Washington (CNN)Americans' growing optimism about the nation's economy has not boosted President Barack Obama's approval ratings, according to a new CNN/ORC poll. The President's ratings for handling the economy have held steady, and the share who approve of his efforts to help the middle class has risen slightly, but more continue to disapprove than approve of his work on the nation's economic problems.
Poll: Obama's approval ratings stagnant despite economy
Ratings of current economic conditions remain mixed, with 48% describing them as good and 52% as poor, but that's significantly better than one year ago. In February 2014, just 36% said the economy was in good shape, 64% called it poor. Looking forward, optimism for the future of the economy has grown. The new poll finds 56% say things will be in good shape a year from now, up from 52% in October and the largest share to say so in CNN/ORC polls during Obama's second term.
That optimism comes after several months of positive economic news. The unemployment rate has remained below 6% since September, the stock market is well above where it was a year ago and average gas prices nationally remain more than a dollar per gallon below their average last February.
Still, most disapprove of Obama's handling of the economy (54%) and the president's recent push for policies he calls "middle-class economics" has done little to improve his standing on helping the middle class. In the new poll, 45% approve of his handling of that issue, up slightly from 40% in June 2014. That improvement is largely attributable to an increase in approval ratings among political independents, from 31% in June to 38% now, though 62% of them still disapprove of the president's efforts to help the middle class.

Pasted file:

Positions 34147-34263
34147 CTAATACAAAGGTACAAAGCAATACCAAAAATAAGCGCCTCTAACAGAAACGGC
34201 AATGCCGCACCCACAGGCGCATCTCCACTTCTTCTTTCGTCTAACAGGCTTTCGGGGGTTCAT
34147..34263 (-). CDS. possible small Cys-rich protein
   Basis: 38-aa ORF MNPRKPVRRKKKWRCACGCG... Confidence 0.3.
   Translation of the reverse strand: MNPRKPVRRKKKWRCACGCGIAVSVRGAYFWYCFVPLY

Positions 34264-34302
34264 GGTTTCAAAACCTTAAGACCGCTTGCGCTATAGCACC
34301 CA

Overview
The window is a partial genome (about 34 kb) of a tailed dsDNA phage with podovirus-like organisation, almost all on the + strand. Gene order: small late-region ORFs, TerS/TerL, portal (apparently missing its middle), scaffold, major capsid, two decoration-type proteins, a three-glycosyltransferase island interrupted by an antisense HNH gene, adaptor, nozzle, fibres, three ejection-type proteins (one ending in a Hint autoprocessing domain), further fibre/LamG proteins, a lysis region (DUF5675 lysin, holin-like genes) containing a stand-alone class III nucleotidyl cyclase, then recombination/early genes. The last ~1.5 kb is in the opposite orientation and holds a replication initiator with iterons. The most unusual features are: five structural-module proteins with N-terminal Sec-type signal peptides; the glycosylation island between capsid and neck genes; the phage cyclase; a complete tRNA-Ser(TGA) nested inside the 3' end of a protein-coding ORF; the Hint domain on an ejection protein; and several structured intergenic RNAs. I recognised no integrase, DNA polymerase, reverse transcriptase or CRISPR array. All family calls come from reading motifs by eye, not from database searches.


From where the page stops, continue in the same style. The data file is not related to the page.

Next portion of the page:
Obama's approval rating overall stands at 47%, with 51% disapproving, about the same as in a December CNN/ORC poll.
That's significantly better than George W. Bush's approval ratings at this stage of his presidency. In January 2007, just 34% approved of the job Bush was doing. About 8-in-10 of each president's own party approved of his handling of the job, but Bush fared much worse among political independents: 43% approve of Obama now, just 29% approved of Bush in January 2007.
Obama fares worse on handling health care policy than he does on the economy. In the new poll, 58% disapprove of his work on health care, while just 41% approve. The negative tilt comes just as his signature domestic policy legislation, the Affordable Care Act, faces a Supreme Court challenge which could eliminate subsidies that some low-income people have used to purchase health insurance.
On another issue slated to come before the court this term, 63% of Americans say that gays and lesbians have a constitutional right to marry and have their marriages recognized by the law as valid. That's up from 49% in August 2010. Over that time, the share who see marriage as a constitutional right has climbed 15 points among Republicans to 42% and 19 points among Democrats to 75%.
The CNN/ORC International poll was conducted by telephone February 12-15, 2015, including interviews with 1,027 adult Americans. Results for all adults have a margin of sampling error of plus or minus 3 points.